SciFi Japan

    Exclusive: Matt Frank Goes Behind the Scenes of Godzilla: Rage Across Time #1

    Gigan and Megalon stir up trouble in feudal Japan in a sample of Matt Frank`s artwork from Godzilla: Rage Across Time #1. Image courtesy of IDW Publishing. © 2016 Toho Co., Ltd.

    Source: Matt Frank Official Site: IDW Publishing Special Thanks to Bobby Curnow

    A SCIFI JAPAN EXCLUSIVE

    IDW Publishing Godzilla artist Matt Frank (Godzilla: Rulers of Earth) has offered SciFi Japan readers an exclusive behind the scenes look at the making of Godzilla: Rage Across Time #1.

    Godzilla: Rage Across Time #1 subscription cover by Matt Frank. Image courtesy of IDW Publishing. © 2016 Toho Co., Ltd.

    Premiering August 24th, Godzilla: Rage Across Time is a five part comic book mini-series featuring Godzilla and other Toho monsters during different eras of Earth`s history. Each issue is produced by a different creative team, with Matt creating the artwork for issue #1. He also co-wrote the story -- in which Godzilla invades feudal Japan -- with author Jeremy Robinson (Project Nemesis). Matt has kindly shared details on the creative process along with samples of his concept art for the issue... SciFi Japan: How did Rage Across Time begin development, and when was it chosen as the mini-series to follow Godzilla: Oblivion? Matt Frank: Comics seem to move at a pretty breakneck pace... at least the licensed ones do. [Jeremy and I] got the call to submit a pitch back in April or May, which meant we didn`t have much time to get the whole thing in the can if we wanted to be ready by July. Though I`m not privy to the exact details, for us it was damn good timing, since [Godzilla comics editor] Bobby Curnow was just about to start pitching the general concept to Toho for approval! SciFi Japan: With 5 issues by 5 different creative teams, how were details of the project locked down and stories split up? Matt Frank: Well, as I understand it, the comic is structured a bit like [IDW`s 2011 mini-series] Godzilla: Legends. Each issue is pretty much entirely standalone, with the only connecting point being the presence of Godzilla or other monsters from the Tohoverse. However, there IS a potential connecting thread between all of the issues, told from a modern perspective, but I don`t want to give too much away. You`ll have to read the books to find out! As for the individual issues, each team was pretty much free to pitch whatever they wanted. Apparently there was enough material to draw from ("all of known history" is a damn big kettle to dip in to) that I don`t think any toes were stepped on; honestly I was shocked that Jeremy and I were the first and only team to pitch Godzilla in the Sengoku Jidai! But as I said, history`s a big place and there`s certainly plenty of places to go if they wanted to do a follow-up.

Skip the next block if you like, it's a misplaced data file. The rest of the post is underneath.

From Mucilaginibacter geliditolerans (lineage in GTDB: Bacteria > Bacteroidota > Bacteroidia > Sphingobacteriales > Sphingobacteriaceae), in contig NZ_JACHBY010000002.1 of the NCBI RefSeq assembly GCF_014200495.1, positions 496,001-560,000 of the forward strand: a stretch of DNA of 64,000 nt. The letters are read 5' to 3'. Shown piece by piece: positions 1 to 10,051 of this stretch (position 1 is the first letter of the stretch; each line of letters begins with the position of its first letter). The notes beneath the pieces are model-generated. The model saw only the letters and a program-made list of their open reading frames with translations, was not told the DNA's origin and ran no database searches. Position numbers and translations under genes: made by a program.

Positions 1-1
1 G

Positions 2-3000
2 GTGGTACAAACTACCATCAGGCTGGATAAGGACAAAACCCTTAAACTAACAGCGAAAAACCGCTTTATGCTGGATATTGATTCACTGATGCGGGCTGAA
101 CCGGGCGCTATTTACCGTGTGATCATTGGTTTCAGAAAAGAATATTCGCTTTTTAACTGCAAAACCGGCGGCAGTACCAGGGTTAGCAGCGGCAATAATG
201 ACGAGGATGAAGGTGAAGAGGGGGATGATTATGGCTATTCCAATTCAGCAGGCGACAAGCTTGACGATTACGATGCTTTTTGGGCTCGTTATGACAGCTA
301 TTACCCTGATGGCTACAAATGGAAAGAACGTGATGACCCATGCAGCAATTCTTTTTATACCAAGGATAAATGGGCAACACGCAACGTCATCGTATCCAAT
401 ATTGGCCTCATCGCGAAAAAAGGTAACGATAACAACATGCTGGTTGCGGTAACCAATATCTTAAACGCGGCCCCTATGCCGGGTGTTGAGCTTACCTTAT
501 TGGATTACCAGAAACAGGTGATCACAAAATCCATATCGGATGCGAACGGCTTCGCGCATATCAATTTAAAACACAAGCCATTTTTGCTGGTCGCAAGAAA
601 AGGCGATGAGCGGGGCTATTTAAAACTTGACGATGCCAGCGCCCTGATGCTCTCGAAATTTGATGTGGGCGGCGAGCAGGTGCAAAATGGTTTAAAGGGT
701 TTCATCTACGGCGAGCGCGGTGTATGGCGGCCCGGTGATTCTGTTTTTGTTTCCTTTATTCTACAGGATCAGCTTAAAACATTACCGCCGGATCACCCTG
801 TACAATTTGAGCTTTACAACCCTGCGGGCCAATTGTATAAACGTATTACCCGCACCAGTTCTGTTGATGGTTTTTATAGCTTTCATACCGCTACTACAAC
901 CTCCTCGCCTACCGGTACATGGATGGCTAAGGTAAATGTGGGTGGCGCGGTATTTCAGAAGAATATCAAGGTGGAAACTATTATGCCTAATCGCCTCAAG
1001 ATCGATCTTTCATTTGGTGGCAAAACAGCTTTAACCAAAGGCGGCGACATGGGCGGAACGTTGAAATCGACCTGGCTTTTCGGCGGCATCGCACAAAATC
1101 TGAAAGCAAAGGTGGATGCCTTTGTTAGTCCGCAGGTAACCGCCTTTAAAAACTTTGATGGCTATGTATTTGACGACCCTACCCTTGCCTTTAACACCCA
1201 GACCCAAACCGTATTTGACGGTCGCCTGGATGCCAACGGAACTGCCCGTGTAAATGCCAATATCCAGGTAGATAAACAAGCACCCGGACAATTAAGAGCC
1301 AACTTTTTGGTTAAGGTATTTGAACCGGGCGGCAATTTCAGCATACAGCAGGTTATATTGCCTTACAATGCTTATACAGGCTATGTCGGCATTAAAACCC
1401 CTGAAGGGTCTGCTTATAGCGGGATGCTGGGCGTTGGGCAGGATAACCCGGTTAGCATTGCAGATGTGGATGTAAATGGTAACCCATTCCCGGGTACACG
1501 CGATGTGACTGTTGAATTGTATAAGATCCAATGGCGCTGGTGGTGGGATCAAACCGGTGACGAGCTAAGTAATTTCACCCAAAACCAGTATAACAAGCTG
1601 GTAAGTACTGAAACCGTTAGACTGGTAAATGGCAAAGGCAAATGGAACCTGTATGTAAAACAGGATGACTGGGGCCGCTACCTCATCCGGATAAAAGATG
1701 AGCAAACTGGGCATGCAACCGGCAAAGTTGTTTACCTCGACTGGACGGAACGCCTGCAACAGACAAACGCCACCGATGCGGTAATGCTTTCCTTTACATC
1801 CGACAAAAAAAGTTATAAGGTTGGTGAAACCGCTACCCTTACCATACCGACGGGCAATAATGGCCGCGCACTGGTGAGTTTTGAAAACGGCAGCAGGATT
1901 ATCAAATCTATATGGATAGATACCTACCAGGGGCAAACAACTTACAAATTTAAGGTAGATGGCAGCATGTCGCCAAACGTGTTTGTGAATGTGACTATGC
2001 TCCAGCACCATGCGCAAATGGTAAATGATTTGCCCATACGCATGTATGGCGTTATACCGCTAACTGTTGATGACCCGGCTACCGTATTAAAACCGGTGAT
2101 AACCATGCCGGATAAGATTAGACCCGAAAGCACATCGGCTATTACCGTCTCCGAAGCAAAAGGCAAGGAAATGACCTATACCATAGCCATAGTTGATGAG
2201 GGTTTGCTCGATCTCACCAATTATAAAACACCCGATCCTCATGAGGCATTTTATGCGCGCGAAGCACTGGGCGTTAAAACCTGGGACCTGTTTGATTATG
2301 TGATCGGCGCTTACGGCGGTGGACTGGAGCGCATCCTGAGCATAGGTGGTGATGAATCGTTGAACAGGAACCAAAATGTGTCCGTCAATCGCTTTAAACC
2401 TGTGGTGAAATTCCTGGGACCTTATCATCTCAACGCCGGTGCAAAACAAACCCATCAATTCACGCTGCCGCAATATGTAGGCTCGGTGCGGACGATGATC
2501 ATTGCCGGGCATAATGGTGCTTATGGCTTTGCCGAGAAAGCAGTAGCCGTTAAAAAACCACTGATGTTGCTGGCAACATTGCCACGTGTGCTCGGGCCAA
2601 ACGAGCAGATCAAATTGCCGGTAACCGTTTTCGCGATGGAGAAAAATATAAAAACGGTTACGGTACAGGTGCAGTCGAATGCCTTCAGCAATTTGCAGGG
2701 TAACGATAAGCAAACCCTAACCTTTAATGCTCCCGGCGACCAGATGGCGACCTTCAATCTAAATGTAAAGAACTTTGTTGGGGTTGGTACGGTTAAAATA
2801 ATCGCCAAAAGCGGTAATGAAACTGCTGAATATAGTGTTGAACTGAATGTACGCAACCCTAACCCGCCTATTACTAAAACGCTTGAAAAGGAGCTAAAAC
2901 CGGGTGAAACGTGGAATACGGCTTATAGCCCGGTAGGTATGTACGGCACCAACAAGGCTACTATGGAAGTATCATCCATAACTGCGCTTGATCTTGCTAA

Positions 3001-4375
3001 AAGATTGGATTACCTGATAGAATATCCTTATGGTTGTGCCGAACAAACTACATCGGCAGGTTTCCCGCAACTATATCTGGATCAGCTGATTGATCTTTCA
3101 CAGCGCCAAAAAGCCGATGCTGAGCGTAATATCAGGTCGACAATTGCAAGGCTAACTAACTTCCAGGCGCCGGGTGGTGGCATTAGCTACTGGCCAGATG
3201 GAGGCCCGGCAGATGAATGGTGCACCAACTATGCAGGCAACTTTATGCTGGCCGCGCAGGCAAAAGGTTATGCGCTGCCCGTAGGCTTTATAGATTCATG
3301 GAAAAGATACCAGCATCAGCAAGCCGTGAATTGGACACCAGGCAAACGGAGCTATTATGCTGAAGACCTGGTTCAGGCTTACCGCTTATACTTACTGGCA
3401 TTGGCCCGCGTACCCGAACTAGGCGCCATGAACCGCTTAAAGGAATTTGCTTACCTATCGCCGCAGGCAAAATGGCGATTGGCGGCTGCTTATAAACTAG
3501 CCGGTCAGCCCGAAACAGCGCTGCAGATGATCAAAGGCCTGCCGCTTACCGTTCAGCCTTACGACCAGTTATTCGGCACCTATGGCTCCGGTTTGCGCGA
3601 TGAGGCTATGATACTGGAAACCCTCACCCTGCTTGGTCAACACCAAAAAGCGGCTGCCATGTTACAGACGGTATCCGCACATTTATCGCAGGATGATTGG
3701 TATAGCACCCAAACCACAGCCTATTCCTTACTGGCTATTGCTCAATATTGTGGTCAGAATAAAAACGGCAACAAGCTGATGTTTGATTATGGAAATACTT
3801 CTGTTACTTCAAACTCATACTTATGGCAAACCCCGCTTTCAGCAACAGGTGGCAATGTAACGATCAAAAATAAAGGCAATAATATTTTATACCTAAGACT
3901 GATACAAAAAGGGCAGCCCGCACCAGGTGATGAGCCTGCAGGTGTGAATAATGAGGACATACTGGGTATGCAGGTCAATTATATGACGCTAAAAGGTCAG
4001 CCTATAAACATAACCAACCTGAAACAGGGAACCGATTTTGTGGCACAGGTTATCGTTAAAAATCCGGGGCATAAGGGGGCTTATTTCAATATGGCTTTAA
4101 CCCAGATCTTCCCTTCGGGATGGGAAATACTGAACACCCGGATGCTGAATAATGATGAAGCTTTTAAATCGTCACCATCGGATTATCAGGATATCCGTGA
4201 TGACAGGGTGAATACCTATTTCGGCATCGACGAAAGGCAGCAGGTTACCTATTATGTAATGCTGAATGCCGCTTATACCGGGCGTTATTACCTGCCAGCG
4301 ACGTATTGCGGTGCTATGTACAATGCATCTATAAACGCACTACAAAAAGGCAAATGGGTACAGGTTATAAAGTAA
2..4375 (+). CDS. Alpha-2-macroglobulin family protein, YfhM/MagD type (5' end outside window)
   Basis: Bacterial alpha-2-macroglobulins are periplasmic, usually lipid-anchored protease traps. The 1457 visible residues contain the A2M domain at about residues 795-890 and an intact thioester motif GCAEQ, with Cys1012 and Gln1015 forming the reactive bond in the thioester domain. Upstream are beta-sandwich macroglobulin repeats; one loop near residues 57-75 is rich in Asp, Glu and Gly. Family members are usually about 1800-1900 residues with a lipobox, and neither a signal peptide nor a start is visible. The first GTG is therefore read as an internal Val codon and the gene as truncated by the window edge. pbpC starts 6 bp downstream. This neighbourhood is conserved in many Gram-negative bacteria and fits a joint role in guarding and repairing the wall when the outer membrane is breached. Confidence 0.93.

Suda Gorou, the samurai of the Suda clan, is the grumpy hero of the story. Image courtesy of Matt Frank and IDW Publishing. © 2016 Toho Co., Ltd.